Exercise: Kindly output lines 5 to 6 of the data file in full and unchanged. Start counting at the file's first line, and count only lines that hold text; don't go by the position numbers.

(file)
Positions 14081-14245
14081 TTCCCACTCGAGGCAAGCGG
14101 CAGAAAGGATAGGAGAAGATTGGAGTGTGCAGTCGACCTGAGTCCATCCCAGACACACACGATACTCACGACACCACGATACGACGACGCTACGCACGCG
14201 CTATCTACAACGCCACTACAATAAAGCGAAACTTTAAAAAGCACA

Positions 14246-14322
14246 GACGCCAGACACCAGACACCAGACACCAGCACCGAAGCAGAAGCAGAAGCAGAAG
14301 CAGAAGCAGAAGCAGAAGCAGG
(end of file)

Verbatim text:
Positions 14246-14322
14246 GACGCCAGACACCAGACACCAGACACCAGCACCGAAGCAGAAGCAGAAGCAGAAG